Great comic book art: Aparo "twitches"

I've always loved Jim Aparo's art. His Brave and Bold was a favorite of mine and, for my money, he's one of the best-ever Batman artists: Right up there with Dick Sprang, Carmine Infantino, Neal Adams and Marshall Rogers.

His graphic storytelling was dramatic and easy to follow. His figure work and use of blacks and whites was superb--hearkening back the great newspaper strip art of Milt Caniff, Alex Raymond and others. Much of the time, he inked and even lettered his own work--great stuff.

But one thing I never paid much explicit attention to until recently was Aparo's deft use of lines to express emotion.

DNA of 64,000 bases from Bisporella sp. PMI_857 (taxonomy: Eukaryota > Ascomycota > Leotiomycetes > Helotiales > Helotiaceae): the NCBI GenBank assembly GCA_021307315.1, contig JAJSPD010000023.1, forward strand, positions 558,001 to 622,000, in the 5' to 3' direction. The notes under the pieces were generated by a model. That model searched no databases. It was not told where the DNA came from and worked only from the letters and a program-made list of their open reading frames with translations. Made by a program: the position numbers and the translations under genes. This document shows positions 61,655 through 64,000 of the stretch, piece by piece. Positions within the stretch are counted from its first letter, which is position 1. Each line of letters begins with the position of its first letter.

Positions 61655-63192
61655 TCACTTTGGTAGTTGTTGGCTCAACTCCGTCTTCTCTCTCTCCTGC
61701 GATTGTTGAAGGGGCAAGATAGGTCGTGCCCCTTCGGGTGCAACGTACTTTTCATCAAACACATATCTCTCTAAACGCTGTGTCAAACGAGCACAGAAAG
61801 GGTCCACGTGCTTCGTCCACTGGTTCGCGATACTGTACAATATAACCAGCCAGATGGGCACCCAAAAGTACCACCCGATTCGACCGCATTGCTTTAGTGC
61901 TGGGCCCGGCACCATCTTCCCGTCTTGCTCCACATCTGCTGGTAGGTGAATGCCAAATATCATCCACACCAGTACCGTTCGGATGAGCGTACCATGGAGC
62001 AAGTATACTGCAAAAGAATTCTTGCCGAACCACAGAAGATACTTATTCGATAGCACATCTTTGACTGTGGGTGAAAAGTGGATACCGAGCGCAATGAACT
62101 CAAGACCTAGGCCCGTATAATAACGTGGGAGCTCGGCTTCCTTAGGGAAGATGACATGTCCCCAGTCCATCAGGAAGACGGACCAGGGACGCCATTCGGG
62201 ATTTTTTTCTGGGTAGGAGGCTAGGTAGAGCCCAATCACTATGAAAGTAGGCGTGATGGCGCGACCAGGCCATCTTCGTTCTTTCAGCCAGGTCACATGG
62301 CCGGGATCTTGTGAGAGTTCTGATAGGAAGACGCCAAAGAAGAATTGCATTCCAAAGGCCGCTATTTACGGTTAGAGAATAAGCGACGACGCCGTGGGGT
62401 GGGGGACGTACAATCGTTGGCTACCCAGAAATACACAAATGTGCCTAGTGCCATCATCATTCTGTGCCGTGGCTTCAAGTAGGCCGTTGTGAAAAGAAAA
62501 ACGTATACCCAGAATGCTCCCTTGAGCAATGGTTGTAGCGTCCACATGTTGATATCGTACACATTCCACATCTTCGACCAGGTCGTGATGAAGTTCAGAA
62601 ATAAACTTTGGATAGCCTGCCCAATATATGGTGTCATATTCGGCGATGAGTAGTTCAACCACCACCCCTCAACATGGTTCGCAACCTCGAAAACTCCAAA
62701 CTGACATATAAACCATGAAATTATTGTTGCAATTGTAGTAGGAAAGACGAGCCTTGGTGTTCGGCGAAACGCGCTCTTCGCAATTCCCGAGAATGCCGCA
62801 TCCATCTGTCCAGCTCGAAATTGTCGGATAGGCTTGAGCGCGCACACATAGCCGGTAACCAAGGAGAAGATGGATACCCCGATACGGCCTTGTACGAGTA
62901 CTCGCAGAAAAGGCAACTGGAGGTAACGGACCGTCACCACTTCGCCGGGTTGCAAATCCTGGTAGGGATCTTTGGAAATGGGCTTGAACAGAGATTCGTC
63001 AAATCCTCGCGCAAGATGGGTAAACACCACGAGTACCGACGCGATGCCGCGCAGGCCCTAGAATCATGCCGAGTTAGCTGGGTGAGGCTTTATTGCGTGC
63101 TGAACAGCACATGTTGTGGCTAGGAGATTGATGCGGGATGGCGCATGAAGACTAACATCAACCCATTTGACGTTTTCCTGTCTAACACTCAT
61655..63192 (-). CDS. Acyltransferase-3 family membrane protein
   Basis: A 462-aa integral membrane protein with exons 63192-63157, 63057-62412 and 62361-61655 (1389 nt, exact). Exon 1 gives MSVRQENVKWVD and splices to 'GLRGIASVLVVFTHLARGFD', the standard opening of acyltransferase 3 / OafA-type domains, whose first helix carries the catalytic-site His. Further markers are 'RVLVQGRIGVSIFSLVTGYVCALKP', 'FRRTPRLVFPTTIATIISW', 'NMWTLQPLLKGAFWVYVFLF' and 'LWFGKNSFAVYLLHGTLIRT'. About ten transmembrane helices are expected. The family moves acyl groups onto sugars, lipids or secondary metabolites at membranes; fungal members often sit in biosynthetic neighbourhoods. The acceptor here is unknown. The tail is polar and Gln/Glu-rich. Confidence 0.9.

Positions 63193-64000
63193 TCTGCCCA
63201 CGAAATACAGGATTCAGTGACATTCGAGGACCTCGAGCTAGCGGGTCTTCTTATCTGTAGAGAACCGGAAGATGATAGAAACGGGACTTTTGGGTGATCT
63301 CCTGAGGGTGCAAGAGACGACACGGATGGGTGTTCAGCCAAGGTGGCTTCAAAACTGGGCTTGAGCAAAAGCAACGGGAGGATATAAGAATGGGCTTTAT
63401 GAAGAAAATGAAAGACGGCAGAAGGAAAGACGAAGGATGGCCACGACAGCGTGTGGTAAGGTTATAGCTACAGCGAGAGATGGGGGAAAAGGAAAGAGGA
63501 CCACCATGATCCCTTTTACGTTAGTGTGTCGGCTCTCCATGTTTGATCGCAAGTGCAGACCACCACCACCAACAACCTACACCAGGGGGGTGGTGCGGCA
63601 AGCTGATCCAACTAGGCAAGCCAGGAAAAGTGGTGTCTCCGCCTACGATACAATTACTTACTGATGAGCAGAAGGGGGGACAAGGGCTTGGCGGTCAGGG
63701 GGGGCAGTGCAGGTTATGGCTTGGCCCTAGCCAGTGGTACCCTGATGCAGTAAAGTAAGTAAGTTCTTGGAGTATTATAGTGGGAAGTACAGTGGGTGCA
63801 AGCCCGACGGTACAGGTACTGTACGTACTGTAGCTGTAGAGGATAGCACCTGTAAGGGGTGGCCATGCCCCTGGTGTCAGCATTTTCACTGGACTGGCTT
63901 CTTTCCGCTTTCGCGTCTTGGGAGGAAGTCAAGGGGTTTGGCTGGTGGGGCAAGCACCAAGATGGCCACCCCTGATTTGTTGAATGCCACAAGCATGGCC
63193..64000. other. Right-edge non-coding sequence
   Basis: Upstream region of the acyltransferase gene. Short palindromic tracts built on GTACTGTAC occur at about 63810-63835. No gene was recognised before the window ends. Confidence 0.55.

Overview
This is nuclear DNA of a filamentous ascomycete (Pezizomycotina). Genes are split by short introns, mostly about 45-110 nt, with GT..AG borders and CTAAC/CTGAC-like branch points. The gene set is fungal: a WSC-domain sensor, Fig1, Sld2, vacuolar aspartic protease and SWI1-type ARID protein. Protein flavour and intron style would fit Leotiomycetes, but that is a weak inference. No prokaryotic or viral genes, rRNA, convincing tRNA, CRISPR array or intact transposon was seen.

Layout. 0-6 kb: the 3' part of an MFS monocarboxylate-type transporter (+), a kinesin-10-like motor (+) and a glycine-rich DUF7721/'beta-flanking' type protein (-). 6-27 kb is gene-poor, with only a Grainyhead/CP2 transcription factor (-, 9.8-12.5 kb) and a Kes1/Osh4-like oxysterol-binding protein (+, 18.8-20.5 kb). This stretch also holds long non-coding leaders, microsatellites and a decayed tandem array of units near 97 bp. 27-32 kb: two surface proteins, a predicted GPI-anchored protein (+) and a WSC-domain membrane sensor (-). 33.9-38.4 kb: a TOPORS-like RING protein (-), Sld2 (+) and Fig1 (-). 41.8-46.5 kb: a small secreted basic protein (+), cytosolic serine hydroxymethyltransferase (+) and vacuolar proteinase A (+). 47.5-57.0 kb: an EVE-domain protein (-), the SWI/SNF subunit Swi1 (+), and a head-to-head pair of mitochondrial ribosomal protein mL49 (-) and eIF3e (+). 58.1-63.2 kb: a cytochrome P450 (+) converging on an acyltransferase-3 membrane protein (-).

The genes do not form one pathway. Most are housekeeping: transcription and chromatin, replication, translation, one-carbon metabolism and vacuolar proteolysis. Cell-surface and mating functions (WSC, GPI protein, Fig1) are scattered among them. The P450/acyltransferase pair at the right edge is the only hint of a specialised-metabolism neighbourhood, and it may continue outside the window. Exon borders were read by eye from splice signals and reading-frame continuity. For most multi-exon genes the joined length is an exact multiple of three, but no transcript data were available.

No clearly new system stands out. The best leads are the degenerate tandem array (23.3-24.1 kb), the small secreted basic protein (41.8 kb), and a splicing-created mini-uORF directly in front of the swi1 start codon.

Sure, lines are often used to evoke motion and speed in comic books. But look at Aparo's art and you'll see lines meant to express a character's emotional frame of mind: anger, surprise, disappointment, excitement, disorientation.

These lines don't show what a character is doing--they express how a character is feeling.

For lack of a better word, I call them "twitches."

Aparo did it all the time, and he did it so well. It's crystal clear how these characters are feeling. And conveying that sort of emotion with lines on paper is pretty remarkable.

Offhand, I can't think of many other American comic book artists who do/did this sort of thing. It's something manga artists use a lot, but seems rare in American comics.

Yet another example of what made Aparo such a master, and an underrated one at that.

Here are some example of what I'm talking about, all from DC Comic's "Showcase Presents the Phantom Stranger Vol. 1."

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